AUGUSTA — Vietnam veteran Buddy Jodrey credits an angel in the laundromat for helping him find the hillside spot in Cony Village where he and his 8-year-old daughter, Sophia, will make their home.
Jodrey, an Army veteran who walks with a cane thanks to a back injury suffered while on duty with the National Guard, and who also suffers from post-traumatic stress disorder, was folding his clothes in an Augusta laundromat recently when a woman there struck up a brief conversation. When she learned he was looking for a place to live because the Hallowell home he owns is falling apart, she suggested looking into Bread of Life Ministries programs that help veterans find housing.
He did, and he soon will be the proud owner of a planned two-bedroom, energy-efficient home in Cony Village, the first to be built through a new program meant to help veterans and their families acquire their own homes.
Once he started meeting people in the Bread of Life program, he figured he’d meet the mystery woman who suggested them. He hasn’t, and no one with Bread of Life has any idea who she was, either, he said.
“As far as I’m concerned, I was talking to an angel,” that day in the laundromat, the 62-year-old Jodrey said at groundbreaking ceremonies for the home meant to highlight the new veterans’ housing program. Nearby, Sophia held on to a gold-painted shovel, used in the ceremony, with a yellow ribbon tied to it.
Veterans won’t be given the homes — they’ll be responsible for paying their mortgages — but they will be able to get them at discounted rates, and with other assistance such as, in Jodrey’s case, no down payment.
“No down payment, so none of this 20 percent down; that’s a killer,” Jodrey said. “Who has got 20 percent of a $100,000-plus home sitting in the bank?”
Dean LaChance, executive director of Bread of Life, which developed Cony Village with partner Kennebec Valley Community Action Program, said veterans who buy a house and have it built in the village just off Cony Road will get a home worth about $130,000, for $112,500.
“It’s cheaper to buy one of these houses, with the discounts, than it is to rent a house here in the city of Augusta,” LaChance said. “And you own it. So there is equity. And pride. Everyone dreams the American dream, of home ownership. And I can’t think of anyone more worthy than veterans who served their country.”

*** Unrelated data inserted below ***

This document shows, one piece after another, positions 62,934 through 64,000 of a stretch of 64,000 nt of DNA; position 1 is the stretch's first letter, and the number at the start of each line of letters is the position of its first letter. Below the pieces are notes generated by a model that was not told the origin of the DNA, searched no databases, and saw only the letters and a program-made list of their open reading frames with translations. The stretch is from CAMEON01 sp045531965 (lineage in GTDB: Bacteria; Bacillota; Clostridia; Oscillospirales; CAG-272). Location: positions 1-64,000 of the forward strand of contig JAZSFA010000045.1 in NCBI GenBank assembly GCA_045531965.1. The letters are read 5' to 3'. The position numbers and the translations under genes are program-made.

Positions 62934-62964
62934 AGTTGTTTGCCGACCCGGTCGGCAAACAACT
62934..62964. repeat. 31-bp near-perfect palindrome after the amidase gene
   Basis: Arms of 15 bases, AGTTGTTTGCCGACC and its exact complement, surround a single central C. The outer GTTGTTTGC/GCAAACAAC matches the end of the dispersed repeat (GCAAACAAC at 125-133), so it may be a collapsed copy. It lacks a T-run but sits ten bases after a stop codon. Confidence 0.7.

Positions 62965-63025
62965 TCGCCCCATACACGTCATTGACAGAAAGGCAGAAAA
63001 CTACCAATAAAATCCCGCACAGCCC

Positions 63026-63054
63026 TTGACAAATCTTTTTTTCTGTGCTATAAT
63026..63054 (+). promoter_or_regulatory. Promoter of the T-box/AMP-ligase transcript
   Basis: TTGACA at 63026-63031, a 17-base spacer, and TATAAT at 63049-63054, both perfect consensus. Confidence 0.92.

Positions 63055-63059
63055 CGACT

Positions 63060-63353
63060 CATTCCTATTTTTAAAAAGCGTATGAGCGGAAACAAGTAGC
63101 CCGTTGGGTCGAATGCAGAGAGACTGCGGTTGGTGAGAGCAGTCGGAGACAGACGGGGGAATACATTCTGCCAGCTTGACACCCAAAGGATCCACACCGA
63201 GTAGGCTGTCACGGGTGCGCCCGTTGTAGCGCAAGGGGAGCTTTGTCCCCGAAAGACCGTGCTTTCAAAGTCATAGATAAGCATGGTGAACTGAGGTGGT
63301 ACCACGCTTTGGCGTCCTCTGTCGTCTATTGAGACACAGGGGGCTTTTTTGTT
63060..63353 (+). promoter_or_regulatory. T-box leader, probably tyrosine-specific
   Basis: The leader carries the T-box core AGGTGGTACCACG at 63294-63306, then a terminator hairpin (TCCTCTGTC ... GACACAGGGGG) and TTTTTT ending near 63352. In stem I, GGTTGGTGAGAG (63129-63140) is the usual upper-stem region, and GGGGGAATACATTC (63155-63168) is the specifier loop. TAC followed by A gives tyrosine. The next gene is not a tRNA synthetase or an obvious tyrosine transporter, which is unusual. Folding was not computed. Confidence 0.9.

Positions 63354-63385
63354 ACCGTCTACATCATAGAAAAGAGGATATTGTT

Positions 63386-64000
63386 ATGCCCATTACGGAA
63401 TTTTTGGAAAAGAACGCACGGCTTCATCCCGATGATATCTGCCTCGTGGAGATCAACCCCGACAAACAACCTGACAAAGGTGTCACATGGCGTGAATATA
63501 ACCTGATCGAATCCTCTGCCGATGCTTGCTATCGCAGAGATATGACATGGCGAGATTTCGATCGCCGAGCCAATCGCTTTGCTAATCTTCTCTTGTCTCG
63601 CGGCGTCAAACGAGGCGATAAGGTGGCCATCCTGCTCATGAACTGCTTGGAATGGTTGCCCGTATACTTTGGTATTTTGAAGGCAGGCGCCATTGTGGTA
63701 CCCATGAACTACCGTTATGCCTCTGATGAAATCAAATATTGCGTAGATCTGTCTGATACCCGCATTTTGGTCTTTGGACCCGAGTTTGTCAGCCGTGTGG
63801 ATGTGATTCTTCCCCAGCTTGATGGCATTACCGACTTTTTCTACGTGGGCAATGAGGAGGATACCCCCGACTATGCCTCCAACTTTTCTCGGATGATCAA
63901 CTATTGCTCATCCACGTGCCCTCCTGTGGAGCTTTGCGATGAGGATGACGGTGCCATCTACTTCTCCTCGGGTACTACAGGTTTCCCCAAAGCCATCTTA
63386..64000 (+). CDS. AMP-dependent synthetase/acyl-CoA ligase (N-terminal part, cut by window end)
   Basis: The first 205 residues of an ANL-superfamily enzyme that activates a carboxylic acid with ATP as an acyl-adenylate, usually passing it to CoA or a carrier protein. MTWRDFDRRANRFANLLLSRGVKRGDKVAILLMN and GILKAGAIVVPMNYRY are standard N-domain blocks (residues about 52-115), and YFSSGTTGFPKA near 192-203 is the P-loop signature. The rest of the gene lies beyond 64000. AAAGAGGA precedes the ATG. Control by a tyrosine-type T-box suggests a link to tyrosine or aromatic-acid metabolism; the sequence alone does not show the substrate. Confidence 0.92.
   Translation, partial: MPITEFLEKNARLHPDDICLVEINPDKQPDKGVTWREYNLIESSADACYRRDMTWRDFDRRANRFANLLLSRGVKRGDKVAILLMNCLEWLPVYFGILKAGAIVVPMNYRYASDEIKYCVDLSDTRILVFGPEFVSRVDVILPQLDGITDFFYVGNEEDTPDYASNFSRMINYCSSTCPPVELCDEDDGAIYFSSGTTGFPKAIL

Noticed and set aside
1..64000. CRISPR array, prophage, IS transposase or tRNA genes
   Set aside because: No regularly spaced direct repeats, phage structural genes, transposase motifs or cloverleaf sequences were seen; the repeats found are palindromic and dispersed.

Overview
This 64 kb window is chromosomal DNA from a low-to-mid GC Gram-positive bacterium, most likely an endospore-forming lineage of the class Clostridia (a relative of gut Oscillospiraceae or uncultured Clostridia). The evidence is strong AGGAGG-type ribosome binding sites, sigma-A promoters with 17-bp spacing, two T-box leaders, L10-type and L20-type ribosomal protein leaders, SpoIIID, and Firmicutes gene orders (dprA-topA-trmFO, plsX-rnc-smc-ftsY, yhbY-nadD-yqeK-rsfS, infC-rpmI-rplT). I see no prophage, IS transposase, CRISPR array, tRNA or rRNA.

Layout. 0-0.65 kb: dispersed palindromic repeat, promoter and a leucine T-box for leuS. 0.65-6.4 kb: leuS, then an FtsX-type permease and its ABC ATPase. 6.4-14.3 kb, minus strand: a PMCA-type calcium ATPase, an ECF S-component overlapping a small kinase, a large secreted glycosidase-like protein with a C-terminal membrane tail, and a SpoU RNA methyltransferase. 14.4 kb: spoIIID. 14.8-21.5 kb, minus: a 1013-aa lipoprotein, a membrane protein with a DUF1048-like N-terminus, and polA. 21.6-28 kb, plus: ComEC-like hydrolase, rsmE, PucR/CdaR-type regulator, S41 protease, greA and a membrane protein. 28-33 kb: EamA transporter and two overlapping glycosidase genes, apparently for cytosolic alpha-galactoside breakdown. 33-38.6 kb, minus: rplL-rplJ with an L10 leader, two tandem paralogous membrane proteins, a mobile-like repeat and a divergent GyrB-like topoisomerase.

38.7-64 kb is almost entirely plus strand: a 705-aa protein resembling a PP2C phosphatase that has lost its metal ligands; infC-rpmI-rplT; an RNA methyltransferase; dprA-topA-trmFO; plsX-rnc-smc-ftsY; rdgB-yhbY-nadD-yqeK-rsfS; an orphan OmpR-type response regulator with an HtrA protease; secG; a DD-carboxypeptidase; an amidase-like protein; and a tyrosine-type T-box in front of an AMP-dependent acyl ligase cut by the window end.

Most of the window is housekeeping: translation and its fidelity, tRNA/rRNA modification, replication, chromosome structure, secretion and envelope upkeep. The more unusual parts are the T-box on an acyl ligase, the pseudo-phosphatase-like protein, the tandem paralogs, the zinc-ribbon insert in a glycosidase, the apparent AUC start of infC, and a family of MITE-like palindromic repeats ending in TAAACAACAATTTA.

LaChance said the program is unique in Maine in that it helps veterans find homes they can own, not just apartments they can rent.
The discounts will be provided to the first 10 veterans who buy a home in Cony Village with the help of a $125,000 grant from The Home Depot Foundation. Business partners Richard and Tobias Parkhurst will provide money to pay for construction loans for the veterans, and JARR Management owner Bob St. Onge will offer veterans discounts on the cost of building their homes.
Veterans will be able to select home plans to suit their needs, including the need for accessibility for people with disabilities.
Maine first lady Ann LePage, who attended the groundbreaking ceremony for the project Tuesday, said supporting people who served in the military isn’t just a nice thing to do; it’s the right thing to do.
“It’s a responsibility we all have as Americans,” LePage said of supporting veterans.
The 26-acre site is about three miles from VA Maine Healthcare Systems-Togus and less than a mile from Cony High School and the Capital Area Technical Center.
Patty Tardiff, chairwoman of the Cony Village board of directors, said the program is an opportunity to give back to veterans who have given so much to the country.
LaChance said he knows the demand for veterans housing is there.
Earlier this year, Augusta city councilors agreed to have the city apply for up to $200,000 in state Community Development Block Grant funding, on behalf of Bread of Life, to help fund the program and keep providing a discount to veterans who buy a home. Grant application materials state that there are more than 2,000 disabled veterans in the Augusta area, 60 percent with low to moderate incomes.
“This represents 1,200 veterans who live in our community, have faithfully served their country, suffered the consequences by returning with some form of disability and may never be able to afford a home of their own,” the application filed by the city and Bread of Life says. “The number of returning veterans is expected to increase as are the number of those who are disabled. The Cony Village Veterans Project is directed specifically towards these disabled veterans and veterans in need.”
Keith Edwards — 621-5647